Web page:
- Alternate Character Interpretation:
- Interpretations of Cleopatra can differ wildly, especially due to changing values. At first the popular consensus was as a manipulative seductress, before other productions have emphasised her strength as a political leader. What's more is that does she eventually kill herself out of love for Antony? Or is it because she has lost political power?
- Octavius's character can range from a cruel and ruthless politician, to a noble ruler who just wants the best for Rome.
- Depending on how both Antony and Cleopatra are portrayed, the play can easily end up coming across as more of a Black Comedy than a tragedy.
- "Common Knowledge": Cleopatra is not entirely written to be a seductress. That was just the common view of her for a while, ignoring the other layers to her character.
- Broken Base: Does the play count as a tragedy or a history? Readers just can't decide.
- Ho Yay: There are times when Enobarbus' praise seems like he has a thing for Antony.
- Magnificent Bastard: The cunning Octavius Caesar aims to seize control of Rome and rebuild it as an Imperium with himself at the head. Manipulating Antony and Cleopatra both, Octavius acts to remove the pirate Sextus Pompey without Antony's assent and seizes his lands, also removing their fellow Triumvir Lepidus from power. Octavius also proceeds with marrying his sister Octavia to Antony, knowing Antony will be unable to resist Cleopatra, allowing Octavius to lay another charge against Antony in making war on him. Finally Octavius wins the war with Egypt, resulting with Antony and Cleopatra's deaths, admitting sympathy for them despite everything and ordering them to be given an honorable funeral before going on to reign as Rome's first true emperor.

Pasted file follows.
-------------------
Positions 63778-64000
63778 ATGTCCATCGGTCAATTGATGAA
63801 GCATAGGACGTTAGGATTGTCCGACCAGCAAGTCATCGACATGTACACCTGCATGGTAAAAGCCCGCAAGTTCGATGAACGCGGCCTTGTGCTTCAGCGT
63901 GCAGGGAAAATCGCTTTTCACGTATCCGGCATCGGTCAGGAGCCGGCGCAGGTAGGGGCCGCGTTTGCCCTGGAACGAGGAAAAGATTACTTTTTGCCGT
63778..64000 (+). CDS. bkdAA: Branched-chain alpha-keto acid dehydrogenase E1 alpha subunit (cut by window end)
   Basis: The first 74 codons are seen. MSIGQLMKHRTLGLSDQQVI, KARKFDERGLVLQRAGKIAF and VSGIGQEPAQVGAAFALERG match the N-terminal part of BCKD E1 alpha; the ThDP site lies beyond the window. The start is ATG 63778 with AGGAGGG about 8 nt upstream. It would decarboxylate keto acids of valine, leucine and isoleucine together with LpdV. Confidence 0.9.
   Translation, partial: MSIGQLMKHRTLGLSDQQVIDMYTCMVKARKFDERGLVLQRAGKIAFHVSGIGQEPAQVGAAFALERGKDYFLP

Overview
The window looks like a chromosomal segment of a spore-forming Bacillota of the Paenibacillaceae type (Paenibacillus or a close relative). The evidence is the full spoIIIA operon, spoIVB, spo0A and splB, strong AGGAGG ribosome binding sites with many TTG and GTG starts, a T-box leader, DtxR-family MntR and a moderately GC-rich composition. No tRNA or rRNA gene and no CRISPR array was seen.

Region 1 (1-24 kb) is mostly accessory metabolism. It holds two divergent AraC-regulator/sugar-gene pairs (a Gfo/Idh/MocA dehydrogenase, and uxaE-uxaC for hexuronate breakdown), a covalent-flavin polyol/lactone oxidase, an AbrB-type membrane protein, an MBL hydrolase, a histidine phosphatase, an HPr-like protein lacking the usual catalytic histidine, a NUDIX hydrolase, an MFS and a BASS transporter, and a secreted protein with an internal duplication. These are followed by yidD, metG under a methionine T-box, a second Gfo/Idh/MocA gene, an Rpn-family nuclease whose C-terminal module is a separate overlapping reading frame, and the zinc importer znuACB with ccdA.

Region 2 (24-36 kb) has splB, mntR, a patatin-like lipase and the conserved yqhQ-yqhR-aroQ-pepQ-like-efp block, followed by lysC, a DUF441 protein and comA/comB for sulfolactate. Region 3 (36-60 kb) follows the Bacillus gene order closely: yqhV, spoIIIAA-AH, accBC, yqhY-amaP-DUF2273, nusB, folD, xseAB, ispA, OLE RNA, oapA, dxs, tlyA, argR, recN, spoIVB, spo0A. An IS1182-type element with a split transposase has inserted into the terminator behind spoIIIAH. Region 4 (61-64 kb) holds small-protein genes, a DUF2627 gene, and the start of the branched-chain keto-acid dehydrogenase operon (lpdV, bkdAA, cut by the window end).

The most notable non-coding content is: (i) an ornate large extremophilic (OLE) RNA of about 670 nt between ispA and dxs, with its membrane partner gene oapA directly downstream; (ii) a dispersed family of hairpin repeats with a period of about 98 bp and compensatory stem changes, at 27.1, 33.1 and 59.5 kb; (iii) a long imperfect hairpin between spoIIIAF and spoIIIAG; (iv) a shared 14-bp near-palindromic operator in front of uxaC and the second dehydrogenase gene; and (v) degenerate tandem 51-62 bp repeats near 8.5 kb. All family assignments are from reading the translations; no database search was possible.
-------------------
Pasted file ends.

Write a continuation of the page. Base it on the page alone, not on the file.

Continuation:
- Values Dissonance:
- The reason for the lengthy descriptions of Cleopatra's greatness, as opposed to letting the audience deduce that themselves? Shakespeare knew the young boy actor who would play Cleopatra on the stage simply couldn't live up to the descriptions of her greatness.
- Earlier productions heavily play up the MadonnaWhore Complex between Octavia and Cleopatra respectively - illustrating Cleopatra as a Femme Fatale who led Antony to his doom, instead of the chaste and submissive Octavia.
- Values Resonance: Cleopatra is recognised as one of Shakespeare's most complex female characters. While there is Fanon that depicts her entirely as an evil seductress, the truth is that she's far more layered and can be played one of several ways. What's more is that her final scene is an act of powerful defiance; rather than submit to Octavius's dominance, she goes out on her own terms."My resolution and my hands I'll trust."
YMMV / Antony and Cleopatra